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2022 NFL free agency: Dont’a Hightower becomes the Patriots’ free agent to watch with Trent Brown re-signed

Related: Patriots re-sign Trent Brown to reported two-year contract

NFL: NOV 18 Patriots at Falcons Photo by Rich von Biberstein/Icon Sportswire via Getty Images

The New England Patriots’ week started off in busy fashion. Not only are they reportedly hosting a group of free agents, including cornerback Malcolm Butler and running back Leonard Fournette, starting right tackle Trent Brown was also re-signed on a two-year contract.

With the 28-year-old back in the fold, New England has shored up an offensive line that saw some major departures last week. The club has also managed to return one of its biggest free agents left unaccounted for.

In fact, an argument can be made that only one of its priority players remains out on the open market right now: linebacker and long-time team captain Dont’a Hightower.

Hightower is one of five Patriots who are still unsigned as unrestricted free agents, but he enjoys a special status among them due to his contributions through the years — and due the position his plays. New England, after all, faces some questions at the off-the-ball linebacker spot even after acquiring Mack Wilson via trade and re-signing Ja’Whaun Bentley to a two-year deal.

Last season, Hightower appeared in 16 of 18 possible games and was on the field for 59.8 percent of New England’s defensive snaps. Primarily, but not exclusively, used on early downs, he registered a combined 67 tackles as well as 10 quarterback disruptions. He also continued to play his usual role as a team leader on and off the gridiron.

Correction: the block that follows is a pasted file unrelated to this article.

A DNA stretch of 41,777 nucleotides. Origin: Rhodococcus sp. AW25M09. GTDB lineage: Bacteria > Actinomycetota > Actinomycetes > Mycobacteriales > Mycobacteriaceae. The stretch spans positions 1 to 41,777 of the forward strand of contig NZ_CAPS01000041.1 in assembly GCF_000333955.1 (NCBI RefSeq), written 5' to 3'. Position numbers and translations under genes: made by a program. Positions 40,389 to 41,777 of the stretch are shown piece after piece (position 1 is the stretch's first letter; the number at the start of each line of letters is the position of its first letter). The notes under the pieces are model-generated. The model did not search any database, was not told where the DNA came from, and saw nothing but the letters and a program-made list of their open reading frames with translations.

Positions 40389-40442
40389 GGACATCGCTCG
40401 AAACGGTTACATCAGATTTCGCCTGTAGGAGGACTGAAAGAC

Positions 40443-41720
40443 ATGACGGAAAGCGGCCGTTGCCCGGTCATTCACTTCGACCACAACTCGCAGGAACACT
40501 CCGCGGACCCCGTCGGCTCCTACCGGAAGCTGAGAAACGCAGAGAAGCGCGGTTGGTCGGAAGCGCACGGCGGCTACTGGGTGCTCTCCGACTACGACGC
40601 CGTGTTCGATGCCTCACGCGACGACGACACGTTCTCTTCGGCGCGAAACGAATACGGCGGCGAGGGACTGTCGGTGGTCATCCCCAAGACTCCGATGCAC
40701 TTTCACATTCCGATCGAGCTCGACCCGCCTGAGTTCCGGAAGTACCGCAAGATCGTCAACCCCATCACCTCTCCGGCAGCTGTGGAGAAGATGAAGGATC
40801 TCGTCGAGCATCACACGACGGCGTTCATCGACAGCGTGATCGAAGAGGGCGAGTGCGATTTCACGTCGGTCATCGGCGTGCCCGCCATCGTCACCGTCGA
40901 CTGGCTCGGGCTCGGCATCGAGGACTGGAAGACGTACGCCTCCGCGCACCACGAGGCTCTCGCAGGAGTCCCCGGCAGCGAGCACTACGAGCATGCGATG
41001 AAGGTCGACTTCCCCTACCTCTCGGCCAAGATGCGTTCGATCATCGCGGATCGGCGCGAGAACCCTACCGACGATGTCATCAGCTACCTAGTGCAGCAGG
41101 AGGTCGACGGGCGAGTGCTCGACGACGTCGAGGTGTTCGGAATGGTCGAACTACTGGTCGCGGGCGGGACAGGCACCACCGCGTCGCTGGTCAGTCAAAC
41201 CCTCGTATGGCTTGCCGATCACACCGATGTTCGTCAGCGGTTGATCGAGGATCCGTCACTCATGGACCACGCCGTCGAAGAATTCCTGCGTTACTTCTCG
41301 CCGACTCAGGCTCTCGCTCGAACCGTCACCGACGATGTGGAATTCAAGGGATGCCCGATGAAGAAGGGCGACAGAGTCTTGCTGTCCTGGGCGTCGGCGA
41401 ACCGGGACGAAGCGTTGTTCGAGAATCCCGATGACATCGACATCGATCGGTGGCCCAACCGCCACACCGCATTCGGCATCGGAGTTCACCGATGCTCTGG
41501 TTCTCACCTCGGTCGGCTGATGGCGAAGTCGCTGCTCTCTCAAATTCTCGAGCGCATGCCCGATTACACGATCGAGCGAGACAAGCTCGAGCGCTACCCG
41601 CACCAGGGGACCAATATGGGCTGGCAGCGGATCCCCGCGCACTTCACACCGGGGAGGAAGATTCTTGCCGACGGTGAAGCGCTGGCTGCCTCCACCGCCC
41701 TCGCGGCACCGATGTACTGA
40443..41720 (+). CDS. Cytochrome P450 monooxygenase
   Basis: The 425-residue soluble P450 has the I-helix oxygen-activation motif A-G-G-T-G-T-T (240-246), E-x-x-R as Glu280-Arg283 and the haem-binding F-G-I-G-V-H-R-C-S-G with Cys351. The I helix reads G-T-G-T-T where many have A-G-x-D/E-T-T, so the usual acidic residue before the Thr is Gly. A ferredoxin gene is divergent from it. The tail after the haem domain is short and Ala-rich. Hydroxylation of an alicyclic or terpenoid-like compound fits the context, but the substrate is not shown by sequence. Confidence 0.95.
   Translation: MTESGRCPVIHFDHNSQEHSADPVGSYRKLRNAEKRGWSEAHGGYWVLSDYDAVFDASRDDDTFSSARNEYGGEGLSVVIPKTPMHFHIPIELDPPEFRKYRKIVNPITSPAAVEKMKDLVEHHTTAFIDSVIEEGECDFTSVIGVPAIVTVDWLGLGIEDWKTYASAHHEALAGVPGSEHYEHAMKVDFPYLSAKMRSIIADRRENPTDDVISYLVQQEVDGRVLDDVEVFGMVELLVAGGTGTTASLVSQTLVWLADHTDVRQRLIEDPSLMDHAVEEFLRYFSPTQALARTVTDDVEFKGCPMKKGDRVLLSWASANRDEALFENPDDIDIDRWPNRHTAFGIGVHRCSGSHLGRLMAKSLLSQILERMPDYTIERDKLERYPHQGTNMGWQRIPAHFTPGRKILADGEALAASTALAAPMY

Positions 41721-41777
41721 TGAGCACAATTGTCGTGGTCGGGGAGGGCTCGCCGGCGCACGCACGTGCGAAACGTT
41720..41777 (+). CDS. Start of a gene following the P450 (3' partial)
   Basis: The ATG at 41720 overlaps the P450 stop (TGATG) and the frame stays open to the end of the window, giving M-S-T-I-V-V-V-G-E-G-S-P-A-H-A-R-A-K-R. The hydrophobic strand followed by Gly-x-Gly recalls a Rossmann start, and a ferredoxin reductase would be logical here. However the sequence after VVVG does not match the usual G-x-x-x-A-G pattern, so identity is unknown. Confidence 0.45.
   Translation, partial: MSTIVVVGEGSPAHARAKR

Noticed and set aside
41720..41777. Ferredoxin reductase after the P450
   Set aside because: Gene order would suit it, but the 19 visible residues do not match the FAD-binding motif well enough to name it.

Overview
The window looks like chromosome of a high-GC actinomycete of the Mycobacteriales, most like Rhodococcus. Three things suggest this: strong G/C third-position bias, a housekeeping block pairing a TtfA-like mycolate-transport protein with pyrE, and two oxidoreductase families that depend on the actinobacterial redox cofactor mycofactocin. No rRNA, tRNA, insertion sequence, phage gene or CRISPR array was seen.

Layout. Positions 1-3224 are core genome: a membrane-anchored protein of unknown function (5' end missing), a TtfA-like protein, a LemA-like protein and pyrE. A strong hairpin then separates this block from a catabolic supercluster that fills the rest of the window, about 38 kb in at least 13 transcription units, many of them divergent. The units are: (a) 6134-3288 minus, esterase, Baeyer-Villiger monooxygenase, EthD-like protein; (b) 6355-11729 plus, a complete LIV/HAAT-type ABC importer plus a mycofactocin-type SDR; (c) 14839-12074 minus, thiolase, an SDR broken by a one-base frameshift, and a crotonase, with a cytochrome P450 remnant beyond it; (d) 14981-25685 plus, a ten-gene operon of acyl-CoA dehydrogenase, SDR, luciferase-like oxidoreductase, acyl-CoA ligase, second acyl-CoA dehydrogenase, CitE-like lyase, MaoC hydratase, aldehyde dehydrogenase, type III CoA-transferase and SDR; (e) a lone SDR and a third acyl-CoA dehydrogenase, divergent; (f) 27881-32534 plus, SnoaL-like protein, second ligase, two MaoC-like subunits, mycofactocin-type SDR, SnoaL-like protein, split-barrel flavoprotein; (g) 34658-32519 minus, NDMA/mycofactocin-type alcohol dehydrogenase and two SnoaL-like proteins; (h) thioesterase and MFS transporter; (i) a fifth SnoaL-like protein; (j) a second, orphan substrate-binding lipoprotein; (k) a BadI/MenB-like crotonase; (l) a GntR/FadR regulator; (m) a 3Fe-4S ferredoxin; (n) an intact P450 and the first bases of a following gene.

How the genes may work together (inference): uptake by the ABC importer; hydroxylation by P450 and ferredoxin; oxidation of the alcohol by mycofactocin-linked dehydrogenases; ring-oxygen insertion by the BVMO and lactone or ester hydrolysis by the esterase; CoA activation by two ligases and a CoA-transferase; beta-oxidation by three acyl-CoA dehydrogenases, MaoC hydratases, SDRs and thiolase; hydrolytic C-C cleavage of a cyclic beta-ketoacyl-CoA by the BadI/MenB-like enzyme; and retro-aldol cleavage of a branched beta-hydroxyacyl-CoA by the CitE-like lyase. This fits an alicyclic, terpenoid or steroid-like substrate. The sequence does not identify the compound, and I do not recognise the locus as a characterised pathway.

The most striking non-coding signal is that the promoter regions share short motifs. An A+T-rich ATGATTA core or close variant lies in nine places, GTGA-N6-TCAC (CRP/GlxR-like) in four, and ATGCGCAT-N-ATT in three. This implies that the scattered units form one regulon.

However, the Patriots want to get “faster, more explosive and put more playmakers on the field” this offseason, according to assistant coach Jerod Mayo. Hightower’s experience is unique among the team’s front seven, but one has to wonder whether or not he truly still fits the description of what New England is looking for heading into what would be his 11th season in the league.

His status is therefore one worth watching closely over the coming days and weeks. Hightower, after all, was a foundation member of the Patriots’ Dynasty 2.0 and as such directly responsible for three Super Bowl wins.

He has already done enough to earn his spot in the franchise’s Hall of Fame, but his spot on the 2022 team is far less certain. A quiet first week of free agency can be seen as proof of that.

As noted above, five members of the Patriots’ final 2021 roster are still remaining on the open market. Hightower is the most noteworthy of them, with the others as follows:

LB Jamie Collins Sr.: New England is apparently in no rush to bring Collins back after he served as a role player in 2021: talks between the two sides have reportedly not gone anywhere so far, with the 32-year-old remaining unsigned at the moment. It remains to be seen how soon or if this changes given that the Patriots seem to be headed in a different direction at their linebacker position.

DT Carl Davis: One of the under-the-radar re-signings of the 2021 offseason, Davis had a solid overall year in New England. That said, his spot on the roster can likely be improved upon after he ended with a playing time share of only 26 percent and was a healthy scratch for the playoff game in Buffalo. So far, the two sides have not reached any agreement to bring Davis back into the fold.

TE Troy Fumagalli: Three months after joining the Patriots in mid-May, the team waived Fumagalli with an injury designation. He spent the entire season on IR, and at best appears to be a candidate to be brought back as a low-cost camp body further down the line.

LB Brandon King: A core member of New England’s special teams group, King ranked fourth on the Patriots in kicking game snaps in 2021 and third with 11 total tackles. The 28-year-old is well respected inside the organization, so it would not be a surprise if he is brought back on a relatively cheap contract after all.

The Patriots could very well decide to bring Collins, Davis, Fumagalli and King back into the fold. Realistically, however, the latter appears to have the best odds at ultimately being retained by the organization.